Especially forklift forks can pose a real threat: They weigh around 340kg and can measure up to 2,4m in length. Especially when travelling or parked without load, forklifts thus pose a serious accident potential and are an obstacle to negotiate for any nearby AGV.  Such accidents involving forklifts and forklift forks can result in significant direct and collateral damages: Depending on the value of those goods or equipment, you might end up with a big dint in your wallet.

As for “damages”, in other words injuries, sustained by humans involved, the stats are no more comforting: According to the US Bureau of Labour Statistics, forklifts are one of the most dangerous machines applied at manufacturing sites: over 90.000 accidents per year involve a forklift with over a third resulting in serious injuries. Weighing up to 4 tonnes (three times more than your average car), you can imagine the severity of possible accidents, not to mention forklifts tipping over.

 

Possible accident prevention measures

 

The good news though is that these accidents and damages can be prevented if adequate precautions are implemented. The US Occupational Safety and Health Administration (OSHA) claims that in case stricter measures are taken, up to 70% of accidents could be prevented. In  the case of manned vehicles, the training of operators to industry standards and beyond must be at the forefront of efforts taken in the prevention of accidents involving forklifts and forklift forks. Besides, reasonable factory layout planning and quality control are equally as important as choosing high quality equipment. In terms of collisions involving AGVs (with or without forklift forks), safety sensors and collision avoidance sensors respectively are a crucial factor of increasing safety in material handling operations. They act as the “eyes and ears” of AGVs, helping them perceive their environment, so they can move goods from A to B safely – so far so good.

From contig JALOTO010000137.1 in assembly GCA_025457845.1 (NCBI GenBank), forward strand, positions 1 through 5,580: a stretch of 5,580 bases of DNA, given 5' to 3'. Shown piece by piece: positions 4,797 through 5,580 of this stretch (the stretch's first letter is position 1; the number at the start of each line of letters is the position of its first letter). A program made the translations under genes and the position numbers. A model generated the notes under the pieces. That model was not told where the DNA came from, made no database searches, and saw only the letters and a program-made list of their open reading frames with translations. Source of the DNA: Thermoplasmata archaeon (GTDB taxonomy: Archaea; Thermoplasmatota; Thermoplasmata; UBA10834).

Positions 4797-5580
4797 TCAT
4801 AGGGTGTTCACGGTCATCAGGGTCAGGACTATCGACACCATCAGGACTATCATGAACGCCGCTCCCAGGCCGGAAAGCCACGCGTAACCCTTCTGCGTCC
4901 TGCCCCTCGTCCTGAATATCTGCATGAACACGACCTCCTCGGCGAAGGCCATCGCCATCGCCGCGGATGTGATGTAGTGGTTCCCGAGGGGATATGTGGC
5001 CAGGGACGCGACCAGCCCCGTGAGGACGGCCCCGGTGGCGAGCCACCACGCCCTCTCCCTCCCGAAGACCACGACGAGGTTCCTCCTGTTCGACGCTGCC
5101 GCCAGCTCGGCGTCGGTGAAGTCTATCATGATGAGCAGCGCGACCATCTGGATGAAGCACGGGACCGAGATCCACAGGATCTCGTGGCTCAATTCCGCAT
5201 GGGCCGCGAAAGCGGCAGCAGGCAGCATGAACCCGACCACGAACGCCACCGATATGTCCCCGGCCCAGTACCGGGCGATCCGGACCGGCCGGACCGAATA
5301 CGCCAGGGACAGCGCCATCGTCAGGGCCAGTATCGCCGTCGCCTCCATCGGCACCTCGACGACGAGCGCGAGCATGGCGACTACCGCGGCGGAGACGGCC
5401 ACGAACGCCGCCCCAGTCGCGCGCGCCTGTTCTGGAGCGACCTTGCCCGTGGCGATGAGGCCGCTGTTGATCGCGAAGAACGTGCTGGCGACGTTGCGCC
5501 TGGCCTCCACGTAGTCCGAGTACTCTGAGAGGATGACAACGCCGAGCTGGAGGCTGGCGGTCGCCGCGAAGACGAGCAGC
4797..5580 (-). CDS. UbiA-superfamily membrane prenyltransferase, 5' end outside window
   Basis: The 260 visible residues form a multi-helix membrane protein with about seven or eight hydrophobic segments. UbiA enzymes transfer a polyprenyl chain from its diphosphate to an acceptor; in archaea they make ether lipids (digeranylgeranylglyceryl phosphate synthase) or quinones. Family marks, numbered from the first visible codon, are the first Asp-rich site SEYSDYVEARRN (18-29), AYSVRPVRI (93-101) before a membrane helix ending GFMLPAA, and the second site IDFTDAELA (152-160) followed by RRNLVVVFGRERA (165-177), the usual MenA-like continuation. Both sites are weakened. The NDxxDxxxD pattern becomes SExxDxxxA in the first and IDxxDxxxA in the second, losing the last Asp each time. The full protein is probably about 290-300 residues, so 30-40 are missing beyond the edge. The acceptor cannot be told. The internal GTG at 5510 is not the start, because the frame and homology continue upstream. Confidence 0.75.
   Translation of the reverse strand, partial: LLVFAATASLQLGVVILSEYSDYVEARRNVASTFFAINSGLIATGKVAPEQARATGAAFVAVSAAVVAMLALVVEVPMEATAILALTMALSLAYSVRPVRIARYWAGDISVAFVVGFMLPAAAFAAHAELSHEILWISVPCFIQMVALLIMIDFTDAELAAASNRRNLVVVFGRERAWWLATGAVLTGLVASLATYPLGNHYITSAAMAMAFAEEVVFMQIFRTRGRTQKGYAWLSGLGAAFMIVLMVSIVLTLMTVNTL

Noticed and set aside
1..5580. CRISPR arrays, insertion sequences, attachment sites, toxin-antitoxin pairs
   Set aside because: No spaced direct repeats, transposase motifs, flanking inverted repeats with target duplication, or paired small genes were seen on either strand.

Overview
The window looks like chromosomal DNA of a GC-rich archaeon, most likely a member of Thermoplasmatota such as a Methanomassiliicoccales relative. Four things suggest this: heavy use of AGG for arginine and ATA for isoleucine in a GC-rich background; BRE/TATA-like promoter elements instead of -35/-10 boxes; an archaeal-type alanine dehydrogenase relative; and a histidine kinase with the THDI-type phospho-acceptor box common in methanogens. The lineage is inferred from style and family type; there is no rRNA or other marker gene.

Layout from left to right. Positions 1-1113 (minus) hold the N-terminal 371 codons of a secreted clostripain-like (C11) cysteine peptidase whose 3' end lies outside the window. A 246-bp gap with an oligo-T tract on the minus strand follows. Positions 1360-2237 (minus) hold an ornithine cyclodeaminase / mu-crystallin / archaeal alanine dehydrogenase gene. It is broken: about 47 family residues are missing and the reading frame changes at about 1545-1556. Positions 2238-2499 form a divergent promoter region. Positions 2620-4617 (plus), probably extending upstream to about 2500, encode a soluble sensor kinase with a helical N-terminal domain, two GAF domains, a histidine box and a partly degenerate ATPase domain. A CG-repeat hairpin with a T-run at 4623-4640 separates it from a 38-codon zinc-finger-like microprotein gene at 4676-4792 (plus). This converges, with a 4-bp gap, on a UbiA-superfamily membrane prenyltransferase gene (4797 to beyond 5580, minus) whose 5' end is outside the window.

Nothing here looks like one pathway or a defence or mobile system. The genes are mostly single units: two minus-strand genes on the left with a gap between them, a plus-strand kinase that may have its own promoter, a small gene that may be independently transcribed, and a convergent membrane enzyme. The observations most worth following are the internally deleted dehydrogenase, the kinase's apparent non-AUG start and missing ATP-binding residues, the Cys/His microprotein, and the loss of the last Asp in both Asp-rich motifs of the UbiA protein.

Limitations of vision-based sensing technologies, such as LiDARs and cameras

 

However, sensor systems integrated into AGVs working in complex environments often fail to detect certain kinds of obstacles, which may be too small or too complex for a vision guided AGV to detect. For instance, 2D LiDAR (“Light Detection And Ranging”) systems which are currently used in many AGVs, only detect obstacles in a thin horizontal layer (2 dimensional) in front of the AGV. Obstacles above or below a sensor’s Field-of-View (FoV), in other words not in the visible Field-of-View of, for instance, a LiDAR, thus pose potential collision hazards. Further, optical-based sensors, such as LiDARs and cameras, are prone to detection malfunctions when it comes to operating in unfavourable lighting conditions or having to detect “hard-to-see” colours, such as the typically black-coloured forklift forks. Consequently, this limits their operating effectiveness in environments which are too bright or too dark.  Besides, they have difficulties in detecting transparent obstacles (e.g., glass), and highly reflective items (e.g. metal parts). Depending on the distance and relative movement speed of the obstacle, a LiDAR system can thus have a delayed response or none at all, increasing the likelihood of costly and dangerous false-negatives (the sensor not seeing on obstacle in its path).

 

3D ultrasonic sensing as the go-to solution for 3D collision avoidance

 

These issues can be addressed by using an alternative to optical sensing, and with that, let’s dive into the world of sound-based sensing: